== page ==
I asked for the statistics class this year. I wasn't sure I would get it, but I figured what the heck and also thought that it would be fun.
So far so good...
I was looking at a news site this evening and came across a neat salon.com article in which there is a widget which allows you to choose a year (there are about a dozen given) and it will predict how you would have died had you lived in that year. Death in History
After looking through and seeing what would come up for each of the years, I got to thinking that this would be a great lesson to tie in cross curriculurally with the Social Studies department. (of course, doing so would require holding out on using this idea until an appropriate point in the other class arose)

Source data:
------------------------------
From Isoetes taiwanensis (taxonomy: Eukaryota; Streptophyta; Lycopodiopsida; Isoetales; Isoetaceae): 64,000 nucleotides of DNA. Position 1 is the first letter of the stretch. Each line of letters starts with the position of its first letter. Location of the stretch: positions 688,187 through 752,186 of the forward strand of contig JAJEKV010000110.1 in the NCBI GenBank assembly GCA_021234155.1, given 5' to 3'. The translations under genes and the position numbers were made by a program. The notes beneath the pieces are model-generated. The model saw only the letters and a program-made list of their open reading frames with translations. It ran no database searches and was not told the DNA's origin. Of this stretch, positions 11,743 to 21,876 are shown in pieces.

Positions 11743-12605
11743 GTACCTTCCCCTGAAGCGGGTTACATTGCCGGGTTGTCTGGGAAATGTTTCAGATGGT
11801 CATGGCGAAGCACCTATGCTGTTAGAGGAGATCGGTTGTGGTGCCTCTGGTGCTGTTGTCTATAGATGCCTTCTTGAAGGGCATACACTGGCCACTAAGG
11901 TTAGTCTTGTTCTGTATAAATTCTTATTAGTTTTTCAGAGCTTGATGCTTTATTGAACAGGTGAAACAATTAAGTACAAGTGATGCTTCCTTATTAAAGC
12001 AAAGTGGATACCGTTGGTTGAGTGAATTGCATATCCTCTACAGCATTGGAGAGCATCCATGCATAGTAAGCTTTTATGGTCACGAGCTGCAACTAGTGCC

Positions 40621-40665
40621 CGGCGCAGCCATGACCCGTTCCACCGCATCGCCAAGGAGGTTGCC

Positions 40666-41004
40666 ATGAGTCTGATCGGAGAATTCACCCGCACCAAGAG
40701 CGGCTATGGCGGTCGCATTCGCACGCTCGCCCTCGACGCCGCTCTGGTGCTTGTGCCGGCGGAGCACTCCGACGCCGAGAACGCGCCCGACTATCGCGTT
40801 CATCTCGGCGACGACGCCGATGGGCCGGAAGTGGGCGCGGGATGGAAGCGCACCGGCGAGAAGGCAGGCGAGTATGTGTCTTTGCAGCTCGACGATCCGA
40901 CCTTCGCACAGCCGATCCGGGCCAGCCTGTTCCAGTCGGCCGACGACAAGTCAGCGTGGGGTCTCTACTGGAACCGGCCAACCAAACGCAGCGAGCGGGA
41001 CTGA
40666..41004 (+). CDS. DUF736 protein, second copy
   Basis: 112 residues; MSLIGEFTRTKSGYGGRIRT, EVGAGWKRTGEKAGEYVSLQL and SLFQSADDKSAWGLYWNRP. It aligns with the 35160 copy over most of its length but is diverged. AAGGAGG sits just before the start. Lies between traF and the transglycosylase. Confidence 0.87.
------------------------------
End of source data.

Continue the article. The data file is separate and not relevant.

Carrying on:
It seems to me that the choices are most likely generated using a weighted system related in some way to the actual death rates for each of the given years. What I'd like to do is have each of my statistics students use the widget 10-20 times for a particular year, pool their data (they work in groups) and then using that data see if they could predict what the actual rates were relating to reasons for mortality for each year.
I don't know if I'll wait for a History teacher for the tie in, and I can already see the students just wanting to google for the causes of death for the given year, but perhaps if they try to end run around me like that I can challenge them to figure out how the widget is accomplishing what it is doing.
Regardless I anticipate some interesting discussion surrounding the topic.